Although a common drug of abuse, cocaine’s effects on cyclic reproductive functions and the neuroendocrine systems regulating these functions have not been studied. Here, we report the effects of cocaine on (1) estrous cyclicity and ovulation rates and (2) the stimulated in vitro release of hypothalamic GnRH and aminergic neurotransmitters directly involved in regulating or modulating GnRH release. Within 7 days of treatment with 10 mg kg-1 day-1 of cocaine HC1 subcutaneously, rats demonstrated significant estrous cycle irregularity including repetitive days of estrus and prolonged periods of diestrus. After 6 weeks of treatment, cocaine-treated rats exhibited a 44.3% decrease in ovulation rates. For the in vitro studies, bilaterally ovariectomized rats were injected with cocaine (10 mg kg-1 day-1) or with saline for 2 weeks. Each rat received estradiol benzoate (50 mg kg-1 day-1 s.c.) for 2 days before sacrifice. Hypothalamic slices were prepared, placed in 0.1 ml microchambers and perfused with modified Krebs buffer (pH 7.4) using a programmable perfusion system. Basal release of norepinephrine (NE) and serotonin (5HT) was significantly increased in the cocaine-treated group versus controls. Ten-minute pulses of 10-7M progesterone (P4) increase NE and 5HT, but not dopamine (DA), release in the saline-treated group. In contrast, pulses of P4 increased NE, but not 5HT or DA, in the cocaine-treated rats. Ten-minute pulses of 0.1 mM NE increased GnRH release in both saline- and cocaine-treated rats. However, the response to pulsed NE was significantly attenuated in the cocaine-treated group. The results of this study demonstrate that cocaine disrupts estrous cyclicity by altering the hypothalamic amine activity necessary for pulsatile hypothalamic GnRH release. However, a direct effect of cocaine on the pituitary gland or ovaries cannot be excluded on the basis of these results.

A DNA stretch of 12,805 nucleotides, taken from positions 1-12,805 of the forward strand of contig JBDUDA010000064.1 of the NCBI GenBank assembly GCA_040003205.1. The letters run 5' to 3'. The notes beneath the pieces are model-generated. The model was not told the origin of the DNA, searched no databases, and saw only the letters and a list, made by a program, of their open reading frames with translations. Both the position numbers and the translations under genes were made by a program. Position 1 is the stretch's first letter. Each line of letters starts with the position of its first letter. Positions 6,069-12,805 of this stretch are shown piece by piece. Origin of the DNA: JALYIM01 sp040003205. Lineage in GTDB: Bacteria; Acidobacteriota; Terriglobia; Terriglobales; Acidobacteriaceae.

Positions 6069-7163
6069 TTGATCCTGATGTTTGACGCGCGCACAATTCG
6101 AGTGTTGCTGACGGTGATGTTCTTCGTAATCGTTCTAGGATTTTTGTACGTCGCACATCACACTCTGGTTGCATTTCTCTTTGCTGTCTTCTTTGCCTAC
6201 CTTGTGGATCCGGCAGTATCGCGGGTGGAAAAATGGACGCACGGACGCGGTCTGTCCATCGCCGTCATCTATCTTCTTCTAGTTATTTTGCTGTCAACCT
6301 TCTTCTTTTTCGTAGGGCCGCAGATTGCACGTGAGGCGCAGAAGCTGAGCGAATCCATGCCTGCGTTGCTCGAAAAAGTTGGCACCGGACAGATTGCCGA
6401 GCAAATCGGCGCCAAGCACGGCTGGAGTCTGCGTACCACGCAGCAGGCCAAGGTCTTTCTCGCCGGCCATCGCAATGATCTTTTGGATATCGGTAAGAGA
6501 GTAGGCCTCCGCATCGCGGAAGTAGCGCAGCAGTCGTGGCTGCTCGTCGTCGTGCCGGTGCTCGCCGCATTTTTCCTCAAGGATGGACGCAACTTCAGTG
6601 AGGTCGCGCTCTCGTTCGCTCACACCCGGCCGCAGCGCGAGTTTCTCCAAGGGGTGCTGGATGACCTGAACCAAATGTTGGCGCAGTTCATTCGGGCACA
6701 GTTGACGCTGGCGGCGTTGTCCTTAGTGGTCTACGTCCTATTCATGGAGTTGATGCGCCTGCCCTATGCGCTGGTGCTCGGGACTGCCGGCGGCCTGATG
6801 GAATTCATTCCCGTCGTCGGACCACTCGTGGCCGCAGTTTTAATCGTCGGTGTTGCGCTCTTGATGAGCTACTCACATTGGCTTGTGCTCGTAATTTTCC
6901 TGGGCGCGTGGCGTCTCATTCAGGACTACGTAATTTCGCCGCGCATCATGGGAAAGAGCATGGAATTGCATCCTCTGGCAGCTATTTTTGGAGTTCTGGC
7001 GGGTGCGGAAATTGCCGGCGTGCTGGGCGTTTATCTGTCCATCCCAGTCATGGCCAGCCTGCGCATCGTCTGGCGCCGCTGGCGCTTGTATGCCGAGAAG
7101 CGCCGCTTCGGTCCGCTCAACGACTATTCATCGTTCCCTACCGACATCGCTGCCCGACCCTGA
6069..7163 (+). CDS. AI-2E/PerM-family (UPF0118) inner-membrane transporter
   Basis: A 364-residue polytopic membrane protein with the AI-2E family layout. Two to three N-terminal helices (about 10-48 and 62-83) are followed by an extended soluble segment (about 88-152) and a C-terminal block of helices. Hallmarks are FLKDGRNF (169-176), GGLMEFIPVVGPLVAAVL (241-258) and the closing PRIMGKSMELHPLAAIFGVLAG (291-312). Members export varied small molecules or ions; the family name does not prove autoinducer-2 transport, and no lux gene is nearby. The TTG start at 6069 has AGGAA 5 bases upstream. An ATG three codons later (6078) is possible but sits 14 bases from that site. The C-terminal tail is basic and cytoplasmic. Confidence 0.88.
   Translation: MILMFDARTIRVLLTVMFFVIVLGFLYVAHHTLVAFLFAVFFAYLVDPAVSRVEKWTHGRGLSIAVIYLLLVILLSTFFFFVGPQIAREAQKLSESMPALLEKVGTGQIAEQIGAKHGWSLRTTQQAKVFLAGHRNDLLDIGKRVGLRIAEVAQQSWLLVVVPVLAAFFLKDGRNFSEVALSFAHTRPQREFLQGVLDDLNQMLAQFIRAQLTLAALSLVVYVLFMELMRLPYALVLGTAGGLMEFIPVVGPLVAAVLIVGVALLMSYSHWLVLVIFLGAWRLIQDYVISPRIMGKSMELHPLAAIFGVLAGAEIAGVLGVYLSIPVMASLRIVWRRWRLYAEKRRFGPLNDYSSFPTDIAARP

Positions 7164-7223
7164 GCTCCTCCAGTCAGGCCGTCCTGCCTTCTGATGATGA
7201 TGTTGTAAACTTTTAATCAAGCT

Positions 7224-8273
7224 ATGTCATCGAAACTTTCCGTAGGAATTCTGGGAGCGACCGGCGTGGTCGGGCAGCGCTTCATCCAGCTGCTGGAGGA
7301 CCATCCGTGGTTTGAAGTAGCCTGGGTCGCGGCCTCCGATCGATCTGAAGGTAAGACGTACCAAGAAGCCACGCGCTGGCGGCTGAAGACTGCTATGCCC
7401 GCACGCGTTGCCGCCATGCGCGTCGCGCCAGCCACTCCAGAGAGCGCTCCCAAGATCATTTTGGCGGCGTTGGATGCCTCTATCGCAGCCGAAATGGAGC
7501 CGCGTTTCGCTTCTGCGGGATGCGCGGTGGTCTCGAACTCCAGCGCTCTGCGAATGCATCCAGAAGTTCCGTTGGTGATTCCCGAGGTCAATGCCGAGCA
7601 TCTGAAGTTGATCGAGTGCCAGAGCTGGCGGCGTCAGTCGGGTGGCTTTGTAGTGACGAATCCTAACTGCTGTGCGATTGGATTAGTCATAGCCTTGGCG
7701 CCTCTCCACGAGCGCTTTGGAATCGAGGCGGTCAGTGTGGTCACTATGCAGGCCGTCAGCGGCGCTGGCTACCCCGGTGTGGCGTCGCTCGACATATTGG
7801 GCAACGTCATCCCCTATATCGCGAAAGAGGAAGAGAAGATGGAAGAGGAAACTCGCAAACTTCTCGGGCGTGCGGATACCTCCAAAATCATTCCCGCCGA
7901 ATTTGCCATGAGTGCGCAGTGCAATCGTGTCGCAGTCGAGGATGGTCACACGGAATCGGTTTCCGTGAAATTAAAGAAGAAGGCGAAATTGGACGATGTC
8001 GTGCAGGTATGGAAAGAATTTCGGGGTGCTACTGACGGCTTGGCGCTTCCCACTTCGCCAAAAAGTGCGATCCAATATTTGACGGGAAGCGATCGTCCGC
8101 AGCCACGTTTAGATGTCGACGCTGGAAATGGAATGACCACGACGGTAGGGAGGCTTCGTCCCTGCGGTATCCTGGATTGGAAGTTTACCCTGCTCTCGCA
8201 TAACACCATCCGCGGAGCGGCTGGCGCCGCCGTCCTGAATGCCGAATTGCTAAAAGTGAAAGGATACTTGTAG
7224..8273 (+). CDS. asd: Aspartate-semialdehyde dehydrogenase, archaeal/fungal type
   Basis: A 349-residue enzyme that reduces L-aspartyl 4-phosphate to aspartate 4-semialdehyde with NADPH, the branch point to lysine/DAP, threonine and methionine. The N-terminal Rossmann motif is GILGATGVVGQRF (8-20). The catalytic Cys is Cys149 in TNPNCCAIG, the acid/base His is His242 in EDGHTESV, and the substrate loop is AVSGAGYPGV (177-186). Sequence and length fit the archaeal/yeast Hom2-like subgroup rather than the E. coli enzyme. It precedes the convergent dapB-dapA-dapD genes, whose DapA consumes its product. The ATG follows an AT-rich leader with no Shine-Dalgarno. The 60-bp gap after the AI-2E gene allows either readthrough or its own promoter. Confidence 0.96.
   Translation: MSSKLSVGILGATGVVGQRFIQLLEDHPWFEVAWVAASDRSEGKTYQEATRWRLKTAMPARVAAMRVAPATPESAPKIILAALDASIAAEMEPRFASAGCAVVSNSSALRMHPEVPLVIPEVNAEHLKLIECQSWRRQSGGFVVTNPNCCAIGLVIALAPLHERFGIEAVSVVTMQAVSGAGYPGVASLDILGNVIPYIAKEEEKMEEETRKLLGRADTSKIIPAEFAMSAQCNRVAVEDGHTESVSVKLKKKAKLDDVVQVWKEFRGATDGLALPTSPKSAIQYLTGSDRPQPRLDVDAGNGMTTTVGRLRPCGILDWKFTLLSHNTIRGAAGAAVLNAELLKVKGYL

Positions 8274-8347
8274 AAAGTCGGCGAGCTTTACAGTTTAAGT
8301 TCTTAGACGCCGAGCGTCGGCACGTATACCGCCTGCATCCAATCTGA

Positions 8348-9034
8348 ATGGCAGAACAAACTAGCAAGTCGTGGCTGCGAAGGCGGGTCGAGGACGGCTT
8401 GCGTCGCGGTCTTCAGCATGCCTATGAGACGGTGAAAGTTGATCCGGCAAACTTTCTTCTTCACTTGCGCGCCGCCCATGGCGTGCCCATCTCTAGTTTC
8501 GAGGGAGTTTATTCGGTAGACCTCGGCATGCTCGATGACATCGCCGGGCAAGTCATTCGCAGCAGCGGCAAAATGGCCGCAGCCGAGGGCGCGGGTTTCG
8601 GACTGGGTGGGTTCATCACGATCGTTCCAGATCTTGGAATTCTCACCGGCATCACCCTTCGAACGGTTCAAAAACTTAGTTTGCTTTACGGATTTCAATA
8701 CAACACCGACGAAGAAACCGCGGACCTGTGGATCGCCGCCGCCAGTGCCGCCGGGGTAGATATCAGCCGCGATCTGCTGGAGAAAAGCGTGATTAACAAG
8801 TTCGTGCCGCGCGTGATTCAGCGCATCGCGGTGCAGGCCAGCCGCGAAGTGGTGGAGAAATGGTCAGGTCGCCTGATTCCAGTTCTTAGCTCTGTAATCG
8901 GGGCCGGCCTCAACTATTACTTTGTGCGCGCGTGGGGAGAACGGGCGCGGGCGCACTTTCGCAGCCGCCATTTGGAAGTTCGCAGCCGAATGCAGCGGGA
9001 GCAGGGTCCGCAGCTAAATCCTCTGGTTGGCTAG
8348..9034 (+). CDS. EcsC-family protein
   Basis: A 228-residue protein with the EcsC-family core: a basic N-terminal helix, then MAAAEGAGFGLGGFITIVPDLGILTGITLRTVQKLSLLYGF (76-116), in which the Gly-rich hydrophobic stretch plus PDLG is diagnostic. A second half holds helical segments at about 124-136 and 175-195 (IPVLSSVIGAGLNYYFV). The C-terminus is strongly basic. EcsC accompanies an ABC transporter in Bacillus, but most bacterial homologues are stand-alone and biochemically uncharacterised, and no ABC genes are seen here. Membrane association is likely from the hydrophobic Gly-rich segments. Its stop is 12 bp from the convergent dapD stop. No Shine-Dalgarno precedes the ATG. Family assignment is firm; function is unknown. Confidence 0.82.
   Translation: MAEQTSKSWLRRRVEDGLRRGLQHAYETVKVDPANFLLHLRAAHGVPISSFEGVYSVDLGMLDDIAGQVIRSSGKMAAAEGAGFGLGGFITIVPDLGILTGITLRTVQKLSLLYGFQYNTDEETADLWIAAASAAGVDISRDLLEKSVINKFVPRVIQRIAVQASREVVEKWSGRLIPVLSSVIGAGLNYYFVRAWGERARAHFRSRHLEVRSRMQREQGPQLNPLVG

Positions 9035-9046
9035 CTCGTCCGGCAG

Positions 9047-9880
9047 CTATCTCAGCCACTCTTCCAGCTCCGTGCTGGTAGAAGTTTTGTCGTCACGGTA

- Aminergic neurotransmitters
- Estrous cyclicity
ASJC Scopus subject areas
- Endocrinology, Diabetes and Metabolism
- Endocrine and Autonomic Systems
- Cellular and Molecular Neuroscience